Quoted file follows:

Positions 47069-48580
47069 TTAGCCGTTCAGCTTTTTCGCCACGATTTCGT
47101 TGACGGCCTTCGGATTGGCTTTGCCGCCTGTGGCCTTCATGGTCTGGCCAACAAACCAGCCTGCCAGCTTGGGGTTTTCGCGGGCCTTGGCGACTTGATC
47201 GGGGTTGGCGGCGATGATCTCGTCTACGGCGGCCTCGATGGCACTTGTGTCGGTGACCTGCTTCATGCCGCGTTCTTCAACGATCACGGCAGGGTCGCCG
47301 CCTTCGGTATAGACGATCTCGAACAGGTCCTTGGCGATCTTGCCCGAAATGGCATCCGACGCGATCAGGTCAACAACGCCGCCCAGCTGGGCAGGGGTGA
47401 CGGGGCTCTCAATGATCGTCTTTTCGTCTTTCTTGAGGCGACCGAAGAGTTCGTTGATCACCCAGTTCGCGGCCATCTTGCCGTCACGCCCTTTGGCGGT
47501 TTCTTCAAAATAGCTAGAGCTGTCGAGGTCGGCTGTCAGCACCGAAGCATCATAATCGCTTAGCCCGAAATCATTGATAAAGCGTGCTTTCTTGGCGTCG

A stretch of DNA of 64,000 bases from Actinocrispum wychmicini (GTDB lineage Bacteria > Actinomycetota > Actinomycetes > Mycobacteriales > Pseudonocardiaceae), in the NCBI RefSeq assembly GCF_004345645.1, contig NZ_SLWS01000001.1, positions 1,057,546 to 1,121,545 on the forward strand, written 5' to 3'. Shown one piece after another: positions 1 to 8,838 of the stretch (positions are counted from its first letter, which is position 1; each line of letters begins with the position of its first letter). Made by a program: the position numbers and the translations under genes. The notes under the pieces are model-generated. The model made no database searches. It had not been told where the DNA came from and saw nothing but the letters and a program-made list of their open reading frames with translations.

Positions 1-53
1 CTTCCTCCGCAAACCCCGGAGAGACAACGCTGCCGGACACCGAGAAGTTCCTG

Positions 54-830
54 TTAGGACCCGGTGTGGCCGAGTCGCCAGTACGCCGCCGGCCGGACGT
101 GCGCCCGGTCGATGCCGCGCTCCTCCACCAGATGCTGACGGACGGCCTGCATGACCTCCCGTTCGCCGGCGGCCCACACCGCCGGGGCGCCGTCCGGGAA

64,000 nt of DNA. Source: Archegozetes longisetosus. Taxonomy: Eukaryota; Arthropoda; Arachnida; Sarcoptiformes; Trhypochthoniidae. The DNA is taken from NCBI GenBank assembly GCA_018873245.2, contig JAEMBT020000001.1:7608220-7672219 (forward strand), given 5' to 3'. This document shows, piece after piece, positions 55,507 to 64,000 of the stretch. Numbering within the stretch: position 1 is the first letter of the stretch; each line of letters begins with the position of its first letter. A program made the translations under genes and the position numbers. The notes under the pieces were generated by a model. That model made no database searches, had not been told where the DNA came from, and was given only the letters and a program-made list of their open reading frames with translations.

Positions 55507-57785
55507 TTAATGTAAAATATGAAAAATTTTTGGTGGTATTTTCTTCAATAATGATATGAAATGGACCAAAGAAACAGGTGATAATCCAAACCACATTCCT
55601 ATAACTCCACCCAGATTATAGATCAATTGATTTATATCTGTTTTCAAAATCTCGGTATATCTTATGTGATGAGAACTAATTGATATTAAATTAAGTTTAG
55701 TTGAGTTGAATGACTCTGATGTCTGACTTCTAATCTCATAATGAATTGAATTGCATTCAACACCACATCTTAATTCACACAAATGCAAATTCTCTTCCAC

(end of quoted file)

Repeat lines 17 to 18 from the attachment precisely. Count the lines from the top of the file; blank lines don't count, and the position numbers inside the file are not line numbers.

55601 ATAACTCCACCCAGATTATAGATCAATTGATTTATATCTGTTTTCAAAATCTCGGTATATCTTATGTGATGAGAACTAATTGATATTAAATTAAGTTTAG
55701 TTGAGTTGAATGACTCTGATGTCTGACTTCTAATCTCATAATGAATTGAATTGCATTCAACACCACATCTTAATTCACACAAATGCAAATTCTCTTCCAC